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3D Printing and Its Uncertain Products Liability Landscape 

by A. Brown, Maya Eckstein

Published: June, 2016

Submission: June, 2016


There is general consensus that 3D printing has potentially revolutionary implications for industry and, along with it, for the law. In terms of products liability law, its consequences for industry and consumers injured by 3Dprinted products are potentially just as far-reaching. 

Consider a fact pattern under which an auto parts manufacturer makes CAD files available to auto parts stores so that they may 3D print replacement auto parts on demand and on-site in response to customer needs. An auto parts store sells the 3D-printed part to a customer, who later is involved in an accident and blames the 3Dprinted part for causing the accident. 

In this fact pattern, the injured consumer may have recourse against the auto parts manufacturer and the auto parts store, although the manufacturer and store are likely to have agreements with indemnification and liability provisions. The injured consumer may even have recourse against the company that manufactured the 3D printer if there is evidence that it malfunctioned in an unreasonable and unforeseeable way.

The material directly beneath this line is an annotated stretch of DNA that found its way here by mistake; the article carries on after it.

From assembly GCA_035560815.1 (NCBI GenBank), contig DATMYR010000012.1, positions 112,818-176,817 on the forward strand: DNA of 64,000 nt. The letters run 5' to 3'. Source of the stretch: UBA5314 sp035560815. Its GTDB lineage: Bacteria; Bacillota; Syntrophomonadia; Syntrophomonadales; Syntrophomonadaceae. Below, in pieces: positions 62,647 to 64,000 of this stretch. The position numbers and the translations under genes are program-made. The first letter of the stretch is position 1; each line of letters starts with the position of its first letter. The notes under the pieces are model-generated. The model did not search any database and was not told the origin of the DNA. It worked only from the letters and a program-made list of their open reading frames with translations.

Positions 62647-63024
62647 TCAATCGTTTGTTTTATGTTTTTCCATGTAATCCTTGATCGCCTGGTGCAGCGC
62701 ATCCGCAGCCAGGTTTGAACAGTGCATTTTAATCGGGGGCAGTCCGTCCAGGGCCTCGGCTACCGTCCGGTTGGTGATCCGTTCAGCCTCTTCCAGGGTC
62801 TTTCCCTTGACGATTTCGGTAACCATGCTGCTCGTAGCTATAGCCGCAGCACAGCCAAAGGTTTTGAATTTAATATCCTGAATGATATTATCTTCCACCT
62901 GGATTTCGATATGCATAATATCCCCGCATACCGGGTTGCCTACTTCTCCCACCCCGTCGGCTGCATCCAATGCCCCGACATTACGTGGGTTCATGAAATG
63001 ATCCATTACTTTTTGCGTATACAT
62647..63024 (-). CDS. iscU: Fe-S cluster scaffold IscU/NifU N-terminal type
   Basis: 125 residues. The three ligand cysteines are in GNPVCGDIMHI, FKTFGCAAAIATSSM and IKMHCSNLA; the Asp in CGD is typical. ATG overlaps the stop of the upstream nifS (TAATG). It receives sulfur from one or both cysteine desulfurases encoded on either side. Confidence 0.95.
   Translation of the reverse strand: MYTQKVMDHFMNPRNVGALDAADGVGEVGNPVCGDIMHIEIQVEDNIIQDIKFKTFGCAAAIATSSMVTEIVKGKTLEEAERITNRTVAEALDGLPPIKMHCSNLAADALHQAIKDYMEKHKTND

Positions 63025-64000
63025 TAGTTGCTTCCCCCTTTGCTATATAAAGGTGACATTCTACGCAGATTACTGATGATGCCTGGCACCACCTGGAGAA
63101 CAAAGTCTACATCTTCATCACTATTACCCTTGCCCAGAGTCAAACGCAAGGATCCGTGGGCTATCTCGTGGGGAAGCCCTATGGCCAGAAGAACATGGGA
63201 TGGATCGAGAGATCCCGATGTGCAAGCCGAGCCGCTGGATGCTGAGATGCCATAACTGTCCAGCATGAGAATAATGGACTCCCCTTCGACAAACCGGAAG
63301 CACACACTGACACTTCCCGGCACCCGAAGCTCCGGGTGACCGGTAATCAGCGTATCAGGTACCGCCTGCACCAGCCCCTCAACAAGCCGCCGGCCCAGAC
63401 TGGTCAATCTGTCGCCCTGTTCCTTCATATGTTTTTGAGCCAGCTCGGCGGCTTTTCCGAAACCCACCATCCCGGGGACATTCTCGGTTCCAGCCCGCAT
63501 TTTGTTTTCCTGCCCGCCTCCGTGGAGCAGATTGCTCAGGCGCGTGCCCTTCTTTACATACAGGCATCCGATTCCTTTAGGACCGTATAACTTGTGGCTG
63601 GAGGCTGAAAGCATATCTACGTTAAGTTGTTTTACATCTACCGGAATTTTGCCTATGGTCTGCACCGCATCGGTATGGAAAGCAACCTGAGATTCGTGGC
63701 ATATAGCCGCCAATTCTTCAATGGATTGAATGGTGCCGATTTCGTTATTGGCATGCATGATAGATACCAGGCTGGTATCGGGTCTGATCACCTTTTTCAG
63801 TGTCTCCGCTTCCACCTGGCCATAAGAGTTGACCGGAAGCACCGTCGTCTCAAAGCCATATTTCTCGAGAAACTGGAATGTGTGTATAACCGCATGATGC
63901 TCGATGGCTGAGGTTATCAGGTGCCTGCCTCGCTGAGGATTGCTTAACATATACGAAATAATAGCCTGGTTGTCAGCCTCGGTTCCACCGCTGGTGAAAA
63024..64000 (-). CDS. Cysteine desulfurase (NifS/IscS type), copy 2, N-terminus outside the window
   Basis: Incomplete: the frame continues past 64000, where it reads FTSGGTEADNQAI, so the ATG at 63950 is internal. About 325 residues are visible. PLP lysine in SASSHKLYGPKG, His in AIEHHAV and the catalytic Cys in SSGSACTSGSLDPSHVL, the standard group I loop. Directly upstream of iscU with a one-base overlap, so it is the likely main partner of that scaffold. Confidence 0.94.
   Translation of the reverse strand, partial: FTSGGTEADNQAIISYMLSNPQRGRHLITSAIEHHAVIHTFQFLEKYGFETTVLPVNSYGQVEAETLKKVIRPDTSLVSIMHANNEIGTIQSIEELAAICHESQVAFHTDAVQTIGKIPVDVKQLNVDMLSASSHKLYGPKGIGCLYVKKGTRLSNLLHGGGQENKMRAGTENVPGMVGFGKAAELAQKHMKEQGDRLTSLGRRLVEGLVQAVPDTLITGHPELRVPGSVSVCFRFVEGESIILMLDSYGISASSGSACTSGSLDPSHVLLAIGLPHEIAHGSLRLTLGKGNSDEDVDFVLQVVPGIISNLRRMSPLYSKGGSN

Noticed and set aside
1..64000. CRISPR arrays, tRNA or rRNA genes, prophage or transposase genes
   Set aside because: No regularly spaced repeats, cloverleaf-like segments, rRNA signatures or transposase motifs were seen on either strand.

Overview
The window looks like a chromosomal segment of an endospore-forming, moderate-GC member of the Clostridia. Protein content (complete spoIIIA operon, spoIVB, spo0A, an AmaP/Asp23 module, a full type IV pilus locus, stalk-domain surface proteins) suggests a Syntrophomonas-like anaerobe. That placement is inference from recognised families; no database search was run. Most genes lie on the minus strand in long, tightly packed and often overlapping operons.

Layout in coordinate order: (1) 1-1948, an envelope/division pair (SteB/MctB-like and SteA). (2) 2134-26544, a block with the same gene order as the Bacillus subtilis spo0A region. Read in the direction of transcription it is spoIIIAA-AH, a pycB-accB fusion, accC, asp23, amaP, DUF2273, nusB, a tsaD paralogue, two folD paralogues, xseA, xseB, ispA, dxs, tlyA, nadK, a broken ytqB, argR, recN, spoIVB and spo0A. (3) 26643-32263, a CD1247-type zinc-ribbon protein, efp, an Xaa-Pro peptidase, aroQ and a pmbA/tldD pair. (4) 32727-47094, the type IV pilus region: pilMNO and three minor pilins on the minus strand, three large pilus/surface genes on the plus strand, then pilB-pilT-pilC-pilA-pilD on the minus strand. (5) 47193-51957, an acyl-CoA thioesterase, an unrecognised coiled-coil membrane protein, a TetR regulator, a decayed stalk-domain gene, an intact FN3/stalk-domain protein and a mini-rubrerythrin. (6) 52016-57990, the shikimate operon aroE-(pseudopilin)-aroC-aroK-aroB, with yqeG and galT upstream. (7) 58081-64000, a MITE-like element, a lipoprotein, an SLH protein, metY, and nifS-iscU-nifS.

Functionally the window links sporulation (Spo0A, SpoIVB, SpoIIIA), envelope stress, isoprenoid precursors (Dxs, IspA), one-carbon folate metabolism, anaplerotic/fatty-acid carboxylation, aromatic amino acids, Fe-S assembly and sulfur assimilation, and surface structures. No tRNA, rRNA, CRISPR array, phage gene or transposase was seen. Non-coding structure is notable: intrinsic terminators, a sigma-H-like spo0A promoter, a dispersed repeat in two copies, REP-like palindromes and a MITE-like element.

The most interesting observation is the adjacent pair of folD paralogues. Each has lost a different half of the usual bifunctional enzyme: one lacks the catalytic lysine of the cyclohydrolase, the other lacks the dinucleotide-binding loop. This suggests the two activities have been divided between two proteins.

But now consider this fact pattern: A company in China uploads a CAD file for the 3D printing of a replacement auto part and offers it for sale; an individual in the United States purchases the CAD file and 3D prints the replacement auto part at a local store that prints from customer files; the individual then sells the 3D-printed auto part to another, who then is involved in a car accident and blames the 3D-printed part for causing it. 

What recourse does the injured customer have under this fact pattern? Against whom? For what? Will U.S. law even apply? And where can a suit be filed? A consideration of these issues suggests the consumer will have few options under current U.S. law and suggests that there may be movement towards legislative change. 

The Individual Who 3D-printed the Replacement Auto Part and Sold it to the Accident Victim 

The accident victim may not be able to recover against the person who printed the auto part and from whom he purchased the part. That is because strict liability cannot apply unless the seller is a “commercial seller,” i.e., a person engaged in the business of selling products, like a manufacturer, distributor or retailer. It does not apply to an occasional seller, like someone who downloads 3D files, prints products for personal use and only occasionally sells a product. If the person who printed the auto part and sold it to the accident victim is a mere occasional seller, he will not be found liable in strict liability.








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